Glen lying in front of the ray to give you some idea of its size.

According to news reports it was over 4m across, very impressive and so pleased that we didn’t come across that in the water when swimming! A day or so later Roy found its liver on the beach after it had been autopsied by scientists, the liver alone measuring in at over 1.5m…and I’ve refrained from posting a picture of that for the sake of decency, you can thank me later. And I also declined Roy’s kind offer of bringing it back to cook up for liver and bacon breakfast🤢.

We’ve also been busy with adding little bits and pieces to the van, even after 8 1/2 years on the road we are still tweaking things. Parcels were delivered to the Kaitaia Post office where we collected them during the week.

First was a replacement fan blade for the bathroom, as after I cleaned the old fan most of the blades broke off. I blame our strong UV light here in NZ for the deterioration of the plastic.

New fan blades

We also got some covers for the wheels, again to protect them from the fierce NZ sun when we are parked up for any length of time.

Wheel covers

Next was some hardware for the flyscreen door, first a spring which when mounted automatically shuts the door once opened, which saves me having to remind Roy to shut the screen door behind him! The kit came with two springs to attach but after installing the one, the door snaps shut so quickly and ferociously we decided that one was enough. The Second item is a bar style handle which fits across the door, this will save people pushing on the screen material which eventually will tear over time plus it adds strength to the door .

Left, screen door bar handle, top right inside view, bottom right spring loaded door

Then there are the new rain gutter spouts, over the years we have made our own versions of thesewhich have served us well but it was time to get some proper ones.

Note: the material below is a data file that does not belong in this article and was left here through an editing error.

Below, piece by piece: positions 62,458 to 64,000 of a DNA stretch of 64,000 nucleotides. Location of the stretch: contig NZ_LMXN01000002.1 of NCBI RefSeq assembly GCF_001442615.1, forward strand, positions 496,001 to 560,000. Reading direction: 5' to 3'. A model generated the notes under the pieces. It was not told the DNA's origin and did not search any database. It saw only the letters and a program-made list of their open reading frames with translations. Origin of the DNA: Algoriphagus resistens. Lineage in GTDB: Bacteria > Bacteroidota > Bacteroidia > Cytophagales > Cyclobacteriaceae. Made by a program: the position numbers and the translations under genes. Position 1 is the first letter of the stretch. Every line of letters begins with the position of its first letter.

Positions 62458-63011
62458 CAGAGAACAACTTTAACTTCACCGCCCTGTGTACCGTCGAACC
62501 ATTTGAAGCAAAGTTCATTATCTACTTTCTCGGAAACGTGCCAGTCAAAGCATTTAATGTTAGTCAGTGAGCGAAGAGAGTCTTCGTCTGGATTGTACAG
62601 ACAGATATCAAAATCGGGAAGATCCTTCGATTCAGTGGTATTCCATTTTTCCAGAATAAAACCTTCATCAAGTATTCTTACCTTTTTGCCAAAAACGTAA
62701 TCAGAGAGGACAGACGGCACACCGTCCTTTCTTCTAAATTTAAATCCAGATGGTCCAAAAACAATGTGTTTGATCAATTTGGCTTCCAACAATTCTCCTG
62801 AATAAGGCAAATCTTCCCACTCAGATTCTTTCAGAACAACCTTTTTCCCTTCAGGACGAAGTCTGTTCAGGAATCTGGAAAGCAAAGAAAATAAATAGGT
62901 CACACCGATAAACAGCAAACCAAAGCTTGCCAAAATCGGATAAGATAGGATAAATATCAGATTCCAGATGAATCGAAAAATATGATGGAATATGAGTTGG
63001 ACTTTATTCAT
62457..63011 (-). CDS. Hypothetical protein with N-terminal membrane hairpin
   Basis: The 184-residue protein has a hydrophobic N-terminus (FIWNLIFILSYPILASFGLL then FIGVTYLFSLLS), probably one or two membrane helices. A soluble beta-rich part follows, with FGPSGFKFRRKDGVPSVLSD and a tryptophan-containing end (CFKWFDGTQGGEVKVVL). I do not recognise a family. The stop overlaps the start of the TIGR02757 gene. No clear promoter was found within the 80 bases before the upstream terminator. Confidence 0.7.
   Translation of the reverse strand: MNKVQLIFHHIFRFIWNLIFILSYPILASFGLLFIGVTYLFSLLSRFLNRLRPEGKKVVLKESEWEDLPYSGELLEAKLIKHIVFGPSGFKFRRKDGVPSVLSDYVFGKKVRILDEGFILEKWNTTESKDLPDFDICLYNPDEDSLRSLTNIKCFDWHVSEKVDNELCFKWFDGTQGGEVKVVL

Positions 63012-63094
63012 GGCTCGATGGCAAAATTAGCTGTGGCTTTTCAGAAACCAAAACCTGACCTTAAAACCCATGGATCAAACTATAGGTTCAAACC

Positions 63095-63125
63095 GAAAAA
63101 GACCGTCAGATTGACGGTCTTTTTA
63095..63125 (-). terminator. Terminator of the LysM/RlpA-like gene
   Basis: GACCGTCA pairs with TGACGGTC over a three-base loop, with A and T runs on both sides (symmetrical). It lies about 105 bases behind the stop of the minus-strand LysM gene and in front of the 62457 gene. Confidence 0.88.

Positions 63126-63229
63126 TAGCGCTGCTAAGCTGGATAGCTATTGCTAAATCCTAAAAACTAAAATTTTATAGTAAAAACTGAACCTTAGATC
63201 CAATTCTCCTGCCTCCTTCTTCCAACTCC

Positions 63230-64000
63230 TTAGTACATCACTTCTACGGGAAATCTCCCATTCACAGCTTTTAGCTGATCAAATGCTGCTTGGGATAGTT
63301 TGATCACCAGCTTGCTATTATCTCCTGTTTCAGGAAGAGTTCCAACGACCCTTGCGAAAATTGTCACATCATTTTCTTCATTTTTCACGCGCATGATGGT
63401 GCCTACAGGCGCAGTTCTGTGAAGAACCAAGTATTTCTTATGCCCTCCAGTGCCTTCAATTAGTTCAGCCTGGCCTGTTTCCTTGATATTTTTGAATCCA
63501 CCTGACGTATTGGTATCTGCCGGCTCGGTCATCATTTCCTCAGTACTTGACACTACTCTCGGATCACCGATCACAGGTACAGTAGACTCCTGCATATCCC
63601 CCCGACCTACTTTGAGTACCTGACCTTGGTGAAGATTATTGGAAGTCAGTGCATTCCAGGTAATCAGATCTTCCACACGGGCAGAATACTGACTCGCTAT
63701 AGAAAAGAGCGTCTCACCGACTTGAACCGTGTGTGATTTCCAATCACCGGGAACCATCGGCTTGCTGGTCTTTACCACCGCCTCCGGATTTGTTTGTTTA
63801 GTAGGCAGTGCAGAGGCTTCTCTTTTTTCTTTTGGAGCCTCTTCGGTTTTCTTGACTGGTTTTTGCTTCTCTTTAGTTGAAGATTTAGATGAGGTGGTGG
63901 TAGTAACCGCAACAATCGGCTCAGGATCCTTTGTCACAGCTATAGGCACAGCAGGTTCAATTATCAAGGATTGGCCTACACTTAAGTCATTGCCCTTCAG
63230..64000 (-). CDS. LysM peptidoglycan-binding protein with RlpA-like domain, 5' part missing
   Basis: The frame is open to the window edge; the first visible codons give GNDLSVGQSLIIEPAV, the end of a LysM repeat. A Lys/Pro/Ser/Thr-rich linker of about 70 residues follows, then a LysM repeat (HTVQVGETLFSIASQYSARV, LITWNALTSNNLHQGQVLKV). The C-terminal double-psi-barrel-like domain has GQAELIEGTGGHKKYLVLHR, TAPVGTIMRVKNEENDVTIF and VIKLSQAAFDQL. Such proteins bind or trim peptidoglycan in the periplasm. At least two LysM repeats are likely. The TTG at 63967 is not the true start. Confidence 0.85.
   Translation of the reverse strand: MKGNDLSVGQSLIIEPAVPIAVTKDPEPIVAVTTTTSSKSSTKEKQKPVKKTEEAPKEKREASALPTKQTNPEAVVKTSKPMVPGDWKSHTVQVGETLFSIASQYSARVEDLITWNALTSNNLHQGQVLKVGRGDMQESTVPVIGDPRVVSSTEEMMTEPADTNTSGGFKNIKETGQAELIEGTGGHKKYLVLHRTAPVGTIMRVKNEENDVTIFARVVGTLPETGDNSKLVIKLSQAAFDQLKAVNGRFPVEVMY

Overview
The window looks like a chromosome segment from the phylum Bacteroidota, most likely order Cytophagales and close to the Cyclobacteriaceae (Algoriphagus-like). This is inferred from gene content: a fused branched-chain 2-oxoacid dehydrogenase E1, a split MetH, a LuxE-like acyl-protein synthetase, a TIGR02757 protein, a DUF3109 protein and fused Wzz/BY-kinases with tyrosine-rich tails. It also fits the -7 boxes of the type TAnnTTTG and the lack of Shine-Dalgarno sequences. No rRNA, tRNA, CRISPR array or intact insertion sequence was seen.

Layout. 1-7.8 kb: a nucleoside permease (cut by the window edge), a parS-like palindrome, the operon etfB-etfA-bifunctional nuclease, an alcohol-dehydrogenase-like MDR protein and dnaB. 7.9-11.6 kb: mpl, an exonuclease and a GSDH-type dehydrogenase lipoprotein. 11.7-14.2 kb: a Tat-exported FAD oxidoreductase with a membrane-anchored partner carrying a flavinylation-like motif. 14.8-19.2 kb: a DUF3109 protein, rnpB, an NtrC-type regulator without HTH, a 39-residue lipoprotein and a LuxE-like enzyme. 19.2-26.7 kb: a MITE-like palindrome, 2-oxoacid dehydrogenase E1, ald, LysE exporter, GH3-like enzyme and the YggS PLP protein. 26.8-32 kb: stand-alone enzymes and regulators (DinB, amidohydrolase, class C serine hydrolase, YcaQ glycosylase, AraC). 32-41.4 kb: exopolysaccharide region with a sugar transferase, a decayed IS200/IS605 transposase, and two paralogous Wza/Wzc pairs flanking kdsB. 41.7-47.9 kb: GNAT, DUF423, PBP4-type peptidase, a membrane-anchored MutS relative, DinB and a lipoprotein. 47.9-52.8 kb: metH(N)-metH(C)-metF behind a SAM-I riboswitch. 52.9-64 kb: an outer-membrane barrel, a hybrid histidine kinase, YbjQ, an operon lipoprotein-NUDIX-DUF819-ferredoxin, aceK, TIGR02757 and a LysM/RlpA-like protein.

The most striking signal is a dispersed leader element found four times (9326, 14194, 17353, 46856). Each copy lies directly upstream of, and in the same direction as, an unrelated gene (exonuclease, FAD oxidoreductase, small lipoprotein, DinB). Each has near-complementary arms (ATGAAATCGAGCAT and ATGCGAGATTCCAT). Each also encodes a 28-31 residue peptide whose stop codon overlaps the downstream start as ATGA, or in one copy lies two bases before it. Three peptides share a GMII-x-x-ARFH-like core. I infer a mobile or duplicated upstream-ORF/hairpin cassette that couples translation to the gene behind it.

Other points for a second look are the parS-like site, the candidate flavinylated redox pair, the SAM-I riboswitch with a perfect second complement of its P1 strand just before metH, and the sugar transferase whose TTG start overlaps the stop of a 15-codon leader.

Rain gutter spouts

I also bought a set of hangers that slide into the awning rail so I can hang my lights up at Christmas, it will make it so easy to hang the lights along the rollout awning rail without too much fuss or bother.

Hangers

And there has been some other major upgrades with some new 12v outlet points located into either side of the rear lockers. This is so we can power a bilge pump that we use to pump rain water that we catch into our tank. Previously we have run the wire in through a bedroom window which meant having to remove the insect screen from the window and to then have one of us always at the ready to plug/unplug it in to control the power. Modifications have been made and the pump is now firmly and permanently mounted at the bottom of a bucket with hose adaptors placed on the outside of the bucket to connect either a hose into the water tank or to use it with a shower attachment for use in a shower tent when appropriate. An on/off switch has also been installed which makes it so much easier to use.

Keith and Roy rewiring the pump

Oh and then there is the new 12v LED strip lighting that Keith gave to us which we have installed along the length of top of the slideout. It’s given us lovely ambient lighting inside the lounge area in the evenings without the glare of overhead lights.

We are constantly fine tuning things and as time goes by with new technologies and access to information, ideas and hardware becomes readily accessible there are always tweaks to be made to make life a little more pleasant.

Oh, we haven’t finished with Rarawa yet, part three is on its way!

Rarawa part one

November 6, 2019

Nearly caught up!

We’ve been coming to Rarawa now for a good many years, and we still never tire of the place. We’ve been here on our own and with various friends over the years making each visit memorable for one reason or another.

The route

We’ve set up camp in every part of the park, never parking in the same place twice, and this time is no exception, although we did move after a couple of days to hunker behind the flax to give us some protection from the cold southerly winds.

Three in a row and one across

We are on the right, Keith & Deb further along and Jim furtherest away with Carol & Glen facing toward the camera. Jim arrived a day or two after we had set ourselves up otherwise we may have set ourselves up slightly differently. But after a couple of days parked where we were initially parked, Jim too moved to be in the spot nearest the camera. Now we are perfectly fine and sheltered from most winds.

Set up in comfort

The fishing off the beach has also been very fruitful, with again Roy showing the others how to catch fish successfully! Something he has been reminded of frequently, all in good humour of course.

Keith taking out Roys line

I haven’t many pictures of the fish caught, I’m too busy helping to haul them all in to have time to take pictures.